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I have the following PL/SQL script that I'm trying to run through SQL*Plus:

   table_exists number;
   sequence_exists number;
   sequence_start number;
   select count(*) into sequence_exists
       from all_sequences
       where sequence_name='DBSEQ';
   select count(*) into table_exists
       from dba_tables
       where table_name='DBTABLE';
   IF sequence_exists = 0 AND table_exists > 0 THEN
       select MAX(ID) + 1 into sequence_start from DBTABLE;
       sequence_start := 1;
   IF sequence_exists = 0 THEN
       execute immediate 'CREATE SEQUENCE DBSEQ
             start with ' || sequence_start || '
             increment by 1
   END IF;

(this is somewhat minimized, to show the parts that are actually failing).

The problem is that the row

select MAX(ID) + 1 into sequence_start from DBTABLE;

fails with "PL/SQL: ORA-00942: table or view does not exist", because the table does not exist (and I've already verified that the table_exists variable is actually 0). So basically, the select runs (or at least fails) even though the if-clause does not execute. I've also verified that the if-clause indeed fails by replacing the select with e.g. creating a table, which does not exist after running the script.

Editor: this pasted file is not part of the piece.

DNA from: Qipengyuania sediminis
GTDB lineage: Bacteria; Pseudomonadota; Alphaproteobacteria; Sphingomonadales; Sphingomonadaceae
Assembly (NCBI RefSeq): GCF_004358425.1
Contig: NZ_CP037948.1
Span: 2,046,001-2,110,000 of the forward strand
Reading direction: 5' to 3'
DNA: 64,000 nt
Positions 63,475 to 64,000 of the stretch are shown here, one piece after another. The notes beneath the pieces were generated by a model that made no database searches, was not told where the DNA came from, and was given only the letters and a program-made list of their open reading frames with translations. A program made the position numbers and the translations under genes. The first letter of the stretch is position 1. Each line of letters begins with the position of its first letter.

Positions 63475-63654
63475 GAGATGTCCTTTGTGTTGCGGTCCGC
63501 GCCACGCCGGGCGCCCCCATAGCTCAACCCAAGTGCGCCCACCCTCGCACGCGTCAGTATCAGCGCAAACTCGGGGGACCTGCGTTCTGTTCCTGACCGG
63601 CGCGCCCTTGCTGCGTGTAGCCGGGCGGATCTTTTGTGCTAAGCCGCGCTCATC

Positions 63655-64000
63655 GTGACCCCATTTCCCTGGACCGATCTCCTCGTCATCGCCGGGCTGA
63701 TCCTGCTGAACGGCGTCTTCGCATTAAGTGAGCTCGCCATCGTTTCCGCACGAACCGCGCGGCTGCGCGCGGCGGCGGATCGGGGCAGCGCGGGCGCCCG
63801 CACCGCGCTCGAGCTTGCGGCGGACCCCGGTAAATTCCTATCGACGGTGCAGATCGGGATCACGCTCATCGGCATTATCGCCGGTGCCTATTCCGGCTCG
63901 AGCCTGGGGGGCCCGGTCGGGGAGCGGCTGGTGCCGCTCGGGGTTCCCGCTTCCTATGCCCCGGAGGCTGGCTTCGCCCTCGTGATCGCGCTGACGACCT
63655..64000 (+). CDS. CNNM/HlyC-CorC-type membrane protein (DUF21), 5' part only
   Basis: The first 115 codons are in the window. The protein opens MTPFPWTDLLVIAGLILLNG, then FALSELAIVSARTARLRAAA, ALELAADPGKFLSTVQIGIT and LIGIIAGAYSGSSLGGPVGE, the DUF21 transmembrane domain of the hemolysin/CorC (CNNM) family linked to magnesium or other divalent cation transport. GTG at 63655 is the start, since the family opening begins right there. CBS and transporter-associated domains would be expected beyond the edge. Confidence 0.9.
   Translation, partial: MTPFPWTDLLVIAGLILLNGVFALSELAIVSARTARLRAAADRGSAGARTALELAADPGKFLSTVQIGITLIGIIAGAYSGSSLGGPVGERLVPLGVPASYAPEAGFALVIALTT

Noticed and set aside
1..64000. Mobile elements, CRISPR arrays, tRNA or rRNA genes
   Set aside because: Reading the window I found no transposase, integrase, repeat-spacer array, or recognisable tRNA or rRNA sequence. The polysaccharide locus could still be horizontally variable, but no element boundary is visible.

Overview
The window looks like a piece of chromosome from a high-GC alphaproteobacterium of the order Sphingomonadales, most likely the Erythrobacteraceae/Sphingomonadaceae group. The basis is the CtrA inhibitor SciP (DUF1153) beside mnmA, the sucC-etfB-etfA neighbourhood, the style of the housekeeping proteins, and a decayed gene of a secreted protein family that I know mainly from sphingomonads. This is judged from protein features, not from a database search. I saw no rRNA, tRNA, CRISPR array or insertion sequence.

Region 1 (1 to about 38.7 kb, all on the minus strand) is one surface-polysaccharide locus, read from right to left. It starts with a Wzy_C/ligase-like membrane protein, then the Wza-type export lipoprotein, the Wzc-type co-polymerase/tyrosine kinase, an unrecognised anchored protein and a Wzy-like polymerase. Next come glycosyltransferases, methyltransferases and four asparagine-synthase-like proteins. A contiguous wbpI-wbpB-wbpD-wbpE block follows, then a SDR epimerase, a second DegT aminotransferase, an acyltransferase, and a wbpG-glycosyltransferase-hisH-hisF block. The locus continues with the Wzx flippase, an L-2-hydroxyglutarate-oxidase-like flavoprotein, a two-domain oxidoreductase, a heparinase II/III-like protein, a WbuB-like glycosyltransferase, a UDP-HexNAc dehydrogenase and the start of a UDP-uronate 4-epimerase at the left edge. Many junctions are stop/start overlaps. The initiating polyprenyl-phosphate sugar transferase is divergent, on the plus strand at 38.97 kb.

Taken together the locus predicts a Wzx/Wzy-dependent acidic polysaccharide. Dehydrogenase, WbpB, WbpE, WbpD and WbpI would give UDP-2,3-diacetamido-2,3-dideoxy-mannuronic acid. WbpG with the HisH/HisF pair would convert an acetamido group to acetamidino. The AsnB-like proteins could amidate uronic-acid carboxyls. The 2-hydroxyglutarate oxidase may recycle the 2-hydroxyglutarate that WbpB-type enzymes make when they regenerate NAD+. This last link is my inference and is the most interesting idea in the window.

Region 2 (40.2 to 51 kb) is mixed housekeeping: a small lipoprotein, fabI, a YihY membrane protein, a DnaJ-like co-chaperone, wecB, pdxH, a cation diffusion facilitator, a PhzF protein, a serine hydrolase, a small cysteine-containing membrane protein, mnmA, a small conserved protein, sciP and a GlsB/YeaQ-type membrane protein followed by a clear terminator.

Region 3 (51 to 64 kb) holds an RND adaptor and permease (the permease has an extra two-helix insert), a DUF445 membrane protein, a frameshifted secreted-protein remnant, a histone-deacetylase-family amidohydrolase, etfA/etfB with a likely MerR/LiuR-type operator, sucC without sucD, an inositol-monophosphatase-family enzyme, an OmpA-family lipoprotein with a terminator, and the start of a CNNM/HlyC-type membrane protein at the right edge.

I did also try catching exceptions instead, doing something like this:

    select MAX(ID) + 1 into sequence_start from DBTABLE;
        sequence_start := 1;

but that produced the same error.

So, is there anything special with the select statement, that makes it run before anything else? And how should I solve my problem?

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1 Answer 1

up vote 5 down vote accepted

The problem is that Oracle has to compile the block before it can run it. Part of compiling the block involves resolving all the static references. If you have a reference to a table that does not exist, the block will fail to compile so it cannot be run. Your exception handler doesn't do anything because it is a compilation error, not an execution error.

If you want your block to refer to a table that may not exist at the time the block is compiled, you would need to use dynamic SQL.

EXECUTE IMMEDIATE 'select max(id) from dbtable'
   INTO sequence_start;

That will allow the block to compile successfully since Oracle doesn't need to resolve references in dynamic SQL statements. If your code tries to execute the dynamic SQL statement when dbtable doesn't exist, you'll get a run-time error (which you could catch with an exception handler).

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Excellent answer! I must say, I never really got the EXECUTE IMMEDIATE thing before, but you explained it very well and concisely. –  Johannes Keinestam Sep 4 '13 at 20:58

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